Thai king leaves hospital for first outing since admission last year

Reuters

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Thailand's King Bhumibol Adulyadej sits in a vehicle as he leaves Siriraj Hospital for the Grand Palace to join a ceremony marking Coronation Day in Bangkok, Thailand, May 5, 2015. Thailand's King Bhumibol Adulyadej sits in a vehicle as he leaves Siriraj Hospital for the Grand Palace to join a ceremony marking Coronation Day in Bangkok, Thailand, May 5, 2015.

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Thailand's King Bhumibol Adulyadej left hospital on Monday to visit his Bangkok palace, his first such outing since he was admitted last year.
His trip to the Chitralada Palace follows a Royal Household Bureau announcement on Sunday that the 88-year-old king was recovering from a blood infection and swollen lung.
King Bhumibol, the world's longest serving monarch, has been in hospital since May and has received treatment for multiple illnesses. Nervousness over his health and the succession has formed the backdrop to a decade of political crisis in Thailand, where the military took power in a coup in May 2014.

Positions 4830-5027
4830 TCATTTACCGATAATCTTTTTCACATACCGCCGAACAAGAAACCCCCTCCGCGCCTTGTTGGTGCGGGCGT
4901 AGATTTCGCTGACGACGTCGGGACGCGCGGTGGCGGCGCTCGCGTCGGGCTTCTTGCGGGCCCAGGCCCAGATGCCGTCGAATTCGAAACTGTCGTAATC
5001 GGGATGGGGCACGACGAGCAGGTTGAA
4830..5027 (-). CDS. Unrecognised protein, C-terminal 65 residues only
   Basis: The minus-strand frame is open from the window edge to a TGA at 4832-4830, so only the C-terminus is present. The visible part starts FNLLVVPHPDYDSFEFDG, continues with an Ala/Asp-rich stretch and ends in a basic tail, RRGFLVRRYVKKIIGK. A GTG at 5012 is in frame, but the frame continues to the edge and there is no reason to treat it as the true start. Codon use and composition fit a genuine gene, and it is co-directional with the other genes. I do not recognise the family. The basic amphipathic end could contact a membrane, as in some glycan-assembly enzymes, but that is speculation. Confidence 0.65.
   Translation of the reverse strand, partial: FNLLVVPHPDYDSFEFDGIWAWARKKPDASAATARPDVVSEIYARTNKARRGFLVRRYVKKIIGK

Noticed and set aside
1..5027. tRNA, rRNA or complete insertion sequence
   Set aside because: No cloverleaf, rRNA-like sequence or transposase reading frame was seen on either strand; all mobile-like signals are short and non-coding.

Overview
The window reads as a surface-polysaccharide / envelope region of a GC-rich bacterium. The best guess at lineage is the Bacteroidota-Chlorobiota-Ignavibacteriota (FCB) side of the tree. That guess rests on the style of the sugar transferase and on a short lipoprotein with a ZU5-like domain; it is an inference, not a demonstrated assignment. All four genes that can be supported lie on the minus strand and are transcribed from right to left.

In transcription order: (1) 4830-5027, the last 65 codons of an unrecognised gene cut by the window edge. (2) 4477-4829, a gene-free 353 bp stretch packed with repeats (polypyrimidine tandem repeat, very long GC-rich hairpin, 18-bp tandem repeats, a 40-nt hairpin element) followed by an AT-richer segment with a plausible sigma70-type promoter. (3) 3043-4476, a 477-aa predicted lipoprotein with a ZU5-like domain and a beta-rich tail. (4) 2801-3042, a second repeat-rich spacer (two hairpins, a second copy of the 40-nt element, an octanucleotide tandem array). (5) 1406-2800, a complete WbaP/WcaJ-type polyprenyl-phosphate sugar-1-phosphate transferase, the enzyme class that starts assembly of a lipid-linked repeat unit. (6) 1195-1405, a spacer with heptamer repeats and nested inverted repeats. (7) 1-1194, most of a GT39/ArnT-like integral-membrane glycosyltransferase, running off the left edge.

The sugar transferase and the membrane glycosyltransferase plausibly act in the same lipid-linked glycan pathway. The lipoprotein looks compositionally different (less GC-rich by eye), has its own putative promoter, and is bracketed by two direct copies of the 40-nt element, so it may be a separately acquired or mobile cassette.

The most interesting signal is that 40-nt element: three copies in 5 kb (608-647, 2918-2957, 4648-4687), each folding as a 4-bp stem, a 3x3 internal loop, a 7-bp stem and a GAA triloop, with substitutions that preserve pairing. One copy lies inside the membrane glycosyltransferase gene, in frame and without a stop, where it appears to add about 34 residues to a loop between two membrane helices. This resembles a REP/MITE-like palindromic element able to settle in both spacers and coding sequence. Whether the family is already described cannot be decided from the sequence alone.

"His Majesty will go to the Chitralada Palace for a change of atmosphere and will return today," said a palace official, who declined to be identified.
The king, who came to the throne in 1946, is widely revered and his absence during an annual audience to mark his birthday on Dec. 5 heightened anxiety over his health. But he made a rare public appearance on Dec. 14.
He has been mostly confined to hospital since 2009, though has spent some time at a palace called Klai Kangwon, which translates as "far from worries", in the seaside town of Hua Hin south of Bangkok.
Hundreds of people lined the streets around the hospital as the king left in a van wearing a Hawaiian-style shirt, according to a Reuters reporter at the scene. Some shouted 'Long live the king'.
"This is the best opportunity in my life to see him," said 49-year-old Nuananong Sripai. "I'm worried about his sickness and hope he will get better soon."
Thailand has a strict lese-majeste law which makes it a crime to defame, insult or threaten the king, queen, heir to the throne or regent.
Under the military government, prosecutions of those accused of defaming the royals have increased dramatically and sentences have become harsher.
The palace issues notices on the king's health and keeps tight control over news about the royal family.

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